See how they connect with customers. Get a sense for their reputation and how others talk about them. Also, run these social profiles in SpyFu (in addition to their domain) to find out if those pages send traffic their way from relevant searches.
4. Triangulate your findings.
Some tools reach their findings differently than how SpyFu does. Try some other angles to validate the conclusions that you got through SpyFu in the earlier steps.
Find analytics about how much traffic your competitors get to their site.
Monitor your competition and compare their visitor and page view performance to your own.
See traffic by country and a site’s referrals. Their suggestions include similar sites to find new competitors.
Learn deep details about audience demographics and interests.
See your competitor’s most shared content.
5. Try Expert-Level Research. (Read: Get creative!)
Pick up extra details through apps and tools
Search the domain for their employees. That can tell you their rough size and location, also experience level of their team. (What are they bringing to the table?)
Basic, but still insightful. You will have already searched them in Google (making it to the second page, I hope), so this is a matter of checking out location, images and news.
Knowing the technology that your competitors use helps you understand what they are trying to accomplish and what’s important to them. You wouldn’t expect A/B testing and CRM investment from a business that isn’t playing to win.
Stay on top of the changes
Conferences and Trade Show Spying
Find out which industry trade shows they attend. We stumbled across this handy trick. The link has detailed instructions, but here’s a summary.
Right click the company logo and choose “search Google for image.”
Add an additional filter in the pre-loaded search bar like “+conference” or “+exhibitor”, etc.
Review the results for conferences where they will be attending or listed as a sponsor/exhibitor.
Track their Display Ads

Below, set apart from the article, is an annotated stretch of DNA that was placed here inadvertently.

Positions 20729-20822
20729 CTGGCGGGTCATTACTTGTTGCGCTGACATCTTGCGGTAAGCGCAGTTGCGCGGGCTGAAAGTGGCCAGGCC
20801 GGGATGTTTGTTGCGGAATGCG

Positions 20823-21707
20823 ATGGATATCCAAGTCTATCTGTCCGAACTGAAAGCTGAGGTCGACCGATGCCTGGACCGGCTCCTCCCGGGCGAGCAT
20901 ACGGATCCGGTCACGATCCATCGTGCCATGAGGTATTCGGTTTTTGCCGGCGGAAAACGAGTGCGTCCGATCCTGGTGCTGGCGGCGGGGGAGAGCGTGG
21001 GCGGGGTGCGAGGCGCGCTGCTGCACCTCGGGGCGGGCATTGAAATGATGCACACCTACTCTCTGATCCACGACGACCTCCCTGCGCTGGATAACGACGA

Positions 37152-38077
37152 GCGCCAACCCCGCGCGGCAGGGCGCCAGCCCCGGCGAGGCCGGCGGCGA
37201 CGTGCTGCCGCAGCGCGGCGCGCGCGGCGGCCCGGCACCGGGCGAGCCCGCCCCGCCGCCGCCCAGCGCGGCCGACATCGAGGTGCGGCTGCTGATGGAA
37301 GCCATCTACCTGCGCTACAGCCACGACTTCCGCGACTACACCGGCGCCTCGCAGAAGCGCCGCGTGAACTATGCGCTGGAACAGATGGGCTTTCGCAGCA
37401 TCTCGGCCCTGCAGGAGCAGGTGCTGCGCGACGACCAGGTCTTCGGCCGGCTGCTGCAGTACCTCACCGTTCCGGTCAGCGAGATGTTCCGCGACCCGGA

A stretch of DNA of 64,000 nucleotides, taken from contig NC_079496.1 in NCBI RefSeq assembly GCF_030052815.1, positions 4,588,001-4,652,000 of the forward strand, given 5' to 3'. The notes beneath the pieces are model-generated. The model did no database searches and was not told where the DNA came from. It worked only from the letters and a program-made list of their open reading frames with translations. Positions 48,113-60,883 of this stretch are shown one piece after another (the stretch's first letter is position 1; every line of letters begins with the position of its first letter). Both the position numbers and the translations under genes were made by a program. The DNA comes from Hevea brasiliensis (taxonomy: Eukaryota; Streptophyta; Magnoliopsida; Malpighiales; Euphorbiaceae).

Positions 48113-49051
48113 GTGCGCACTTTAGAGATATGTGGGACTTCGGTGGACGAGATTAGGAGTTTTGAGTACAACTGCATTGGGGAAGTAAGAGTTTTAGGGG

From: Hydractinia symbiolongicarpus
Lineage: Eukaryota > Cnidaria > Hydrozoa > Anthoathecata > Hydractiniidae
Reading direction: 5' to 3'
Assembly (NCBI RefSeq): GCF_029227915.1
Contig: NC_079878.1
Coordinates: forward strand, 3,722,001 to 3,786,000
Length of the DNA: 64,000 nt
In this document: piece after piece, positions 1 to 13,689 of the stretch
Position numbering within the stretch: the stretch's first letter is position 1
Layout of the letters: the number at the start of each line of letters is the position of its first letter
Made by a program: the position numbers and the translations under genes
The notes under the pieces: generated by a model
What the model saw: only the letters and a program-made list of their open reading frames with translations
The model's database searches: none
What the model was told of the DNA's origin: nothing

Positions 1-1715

Use sites like WhatRunsWhere and Adbeat to see the display ads that they run on other sites.
Get alerts on their brand.
- Google Alert — Get an email whenever new results about the brand pop up in Google. Warning: it’s been very sporadic in recent years.
- Mention — This service does a great job of monitoring brand mentions in comments and blog posts. You can set up your competitor’s name and decide if you want to join in on the comments.
- IFTTT — Set up automatic actions for when your brand is mentioned in places that other services might miss. “If someone mentions my competitor in Reddit, then send me a notification in my Slack channel.”
Watch their hiring process
Your alerts might pick up job posts. Don’t ignore them. Not only are you seeing how they are expanding (hiring more salespeople, hiring on the West Coast, etc.), but you also can pick up details about the technology and systems they rely on. (Must be proficient in…)
And finally, go undercover
Sign up for their newsletters.
You can usually do this easily from their site or from their blog. It gives you a front row seat to their marketing messaging and frequency that they send emails to their customers.
Become a lead, then a customer.
Take your time to convert to see first if they send retargeting messages or follow you with special offers. Once you buy/sign up, watch for the welcome and onboarding details.
Finish the cycle when you cancel to find how they handle customers who leave. Keep in mind that these same customers could be leaving for your services. What kind of “come back” message will they get at the same time that you would be trying to welcome them aboard?